Average Time a Car Accident Settlement Takes
After a wreck, it can be difficult to wait for your claim to go through.
You might have medical bills and car repair invoices piling up, and you're not sure how you're going to pay.
A car accident can make you feel like everything is out of your control.
To give you a better sense of what time frame to expect in this challenging situation, this article provides examples from typical car accident cases and advice for moving forward.
Average Time to Settle your Car Accident Out of Court
After a car accident, many people try to settle with an insurance company directly to avoid an expensive, drawn-out lawsuit.
If you are trying to settle out of court, you may be wondering, "How long does it take for an insurance company to pay out a claim?"
Here's how it works.
To complete the settlement process with an insurance company outside of court, you will start by agreeing to a settlement amount and signing a release form.
By signing this release, you are giving up your right to sue the driver who is responsible for your car accident injuries.
After the insurance company receives your signed release, they will send the agreed-upon sum of money. In most cases, the settlement check is delivered to your attorney who will pay off the liens that the check is intended for.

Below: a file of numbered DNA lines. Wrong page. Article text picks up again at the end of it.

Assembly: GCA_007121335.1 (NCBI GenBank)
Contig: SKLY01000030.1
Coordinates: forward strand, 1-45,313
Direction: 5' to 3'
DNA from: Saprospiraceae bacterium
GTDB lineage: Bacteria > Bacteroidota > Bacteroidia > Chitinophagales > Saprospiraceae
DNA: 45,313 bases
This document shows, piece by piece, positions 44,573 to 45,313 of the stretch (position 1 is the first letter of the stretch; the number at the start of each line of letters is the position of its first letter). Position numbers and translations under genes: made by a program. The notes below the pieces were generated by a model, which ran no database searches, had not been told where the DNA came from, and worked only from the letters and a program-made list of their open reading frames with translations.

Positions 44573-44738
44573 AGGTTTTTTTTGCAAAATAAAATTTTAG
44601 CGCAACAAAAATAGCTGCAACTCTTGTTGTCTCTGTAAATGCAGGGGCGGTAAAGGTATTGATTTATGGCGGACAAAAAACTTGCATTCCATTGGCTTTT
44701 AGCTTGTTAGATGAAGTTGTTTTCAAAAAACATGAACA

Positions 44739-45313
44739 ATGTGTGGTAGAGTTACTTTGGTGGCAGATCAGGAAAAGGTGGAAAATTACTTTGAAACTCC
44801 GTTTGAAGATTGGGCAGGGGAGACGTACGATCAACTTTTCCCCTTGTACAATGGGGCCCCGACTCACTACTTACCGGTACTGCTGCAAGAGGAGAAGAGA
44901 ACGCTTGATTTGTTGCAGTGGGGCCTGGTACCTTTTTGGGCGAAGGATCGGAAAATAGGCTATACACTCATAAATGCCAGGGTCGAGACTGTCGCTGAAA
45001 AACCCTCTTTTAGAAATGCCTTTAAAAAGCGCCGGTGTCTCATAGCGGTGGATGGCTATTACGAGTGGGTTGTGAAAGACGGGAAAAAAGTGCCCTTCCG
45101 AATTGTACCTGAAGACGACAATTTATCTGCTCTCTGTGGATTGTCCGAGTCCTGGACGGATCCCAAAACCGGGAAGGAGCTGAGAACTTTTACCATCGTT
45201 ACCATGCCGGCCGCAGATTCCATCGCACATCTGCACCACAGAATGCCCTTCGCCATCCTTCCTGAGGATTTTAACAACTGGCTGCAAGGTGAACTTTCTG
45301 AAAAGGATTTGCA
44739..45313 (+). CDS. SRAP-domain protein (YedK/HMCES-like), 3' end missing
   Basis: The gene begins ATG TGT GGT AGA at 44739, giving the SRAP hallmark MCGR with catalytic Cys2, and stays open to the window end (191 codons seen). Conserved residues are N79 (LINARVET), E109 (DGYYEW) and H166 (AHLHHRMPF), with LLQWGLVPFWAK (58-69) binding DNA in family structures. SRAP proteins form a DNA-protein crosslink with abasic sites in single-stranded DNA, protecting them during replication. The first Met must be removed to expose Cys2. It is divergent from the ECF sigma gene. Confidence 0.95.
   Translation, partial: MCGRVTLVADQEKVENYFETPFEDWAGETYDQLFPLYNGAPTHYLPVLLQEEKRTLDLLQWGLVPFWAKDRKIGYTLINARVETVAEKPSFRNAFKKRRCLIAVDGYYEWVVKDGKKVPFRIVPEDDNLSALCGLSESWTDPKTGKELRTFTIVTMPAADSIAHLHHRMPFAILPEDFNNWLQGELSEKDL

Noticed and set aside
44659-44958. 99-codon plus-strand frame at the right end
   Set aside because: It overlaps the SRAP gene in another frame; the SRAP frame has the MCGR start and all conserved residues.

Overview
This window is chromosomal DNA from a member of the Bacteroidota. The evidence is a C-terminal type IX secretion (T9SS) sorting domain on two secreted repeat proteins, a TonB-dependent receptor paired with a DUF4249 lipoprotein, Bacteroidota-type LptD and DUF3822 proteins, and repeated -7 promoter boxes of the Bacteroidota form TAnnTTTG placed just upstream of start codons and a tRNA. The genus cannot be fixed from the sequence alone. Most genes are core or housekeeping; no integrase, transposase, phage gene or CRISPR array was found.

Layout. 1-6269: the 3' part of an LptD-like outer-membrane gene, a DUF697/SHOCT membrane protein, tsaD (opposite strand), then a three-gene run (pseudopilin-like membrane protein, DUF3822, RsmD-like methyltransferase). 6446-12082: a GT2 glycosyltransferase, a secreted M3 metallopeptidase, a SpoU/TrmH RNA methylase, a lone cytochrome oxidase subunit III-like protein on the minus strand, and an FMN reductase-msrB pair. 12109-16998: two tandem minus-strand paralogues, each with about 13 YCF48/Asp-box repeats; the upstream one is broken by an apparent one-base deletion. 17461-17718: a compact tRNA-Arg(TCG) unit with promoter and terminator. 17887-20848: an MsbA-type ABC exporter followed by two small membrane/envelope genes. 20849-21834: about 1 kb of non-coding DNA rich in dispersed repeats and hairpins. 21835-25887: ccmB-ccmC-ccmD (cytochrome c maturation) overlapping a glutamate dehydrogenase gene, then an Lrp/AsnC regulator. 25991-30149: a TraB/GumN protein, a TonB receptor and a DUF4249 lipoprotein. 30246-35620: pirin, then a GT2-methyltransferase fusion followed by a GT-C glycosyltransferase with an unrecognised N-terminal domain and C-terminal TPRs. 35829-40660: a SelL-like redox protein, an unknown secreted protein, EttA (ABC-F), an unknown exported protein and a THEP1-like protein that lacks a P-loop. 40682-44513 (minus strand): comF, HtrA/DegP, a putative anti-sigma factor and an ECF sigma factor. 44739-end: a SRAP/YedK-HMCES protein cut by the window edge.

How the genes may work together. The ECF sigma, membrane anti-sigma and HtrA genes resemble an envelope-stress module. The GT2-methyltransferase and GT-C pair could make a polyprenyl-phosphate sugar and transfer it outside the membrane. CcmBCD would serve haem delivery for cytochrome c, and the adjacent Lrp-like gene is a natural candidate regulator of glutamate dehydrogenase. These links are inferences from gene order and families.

These liens may include property damage repairs, medical bills, and more. Your attorney will then deduct legal fees and other expenses related to your claim.
After making all the necessary deductions, your attorney’s office will give you a check for the remaining balance of your settlement.
It usually takes between four and six weeks to complete the entire settlement process after an amount is agreed upon. Keep in mind that this time frame varies for every case.
Make sure your claim is filed correctly by contacting an Atlanta Car Accident Attorney to help you.
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Time it Takes to Settle a Car Accident Case in Court
Depending on your car accident, your claim can take anywhere from several weeks to a few years.
As a general rule, you can expect your car accident lawsuit to take one year.
However, cases that involve serious injuries, questionable liability, or a potentially high settlement value will lengthen the time you spend when compared to less complex car accidents.
4 Reasons your Car Accident Court Case Might be Delayed:
1. Severe injuries
If your case involves severe accident-related injuries, your case can be delayed while the extent of your injuries is determined.
Your physician may be unsure about your recovery requirements yet your lawyer needs this information to calculate damages for your claim accurately.
2. Controversial Injuries
Some common car accident injuries such as whiplash or ambiguous pain can be challenging to back up with medical evidence. Insurance adjusters target these medical conditions to undermine authentic injuries and reduce your compensation amount. If you suffer from severe car accident injuries that are controversial, your case may be drawn out.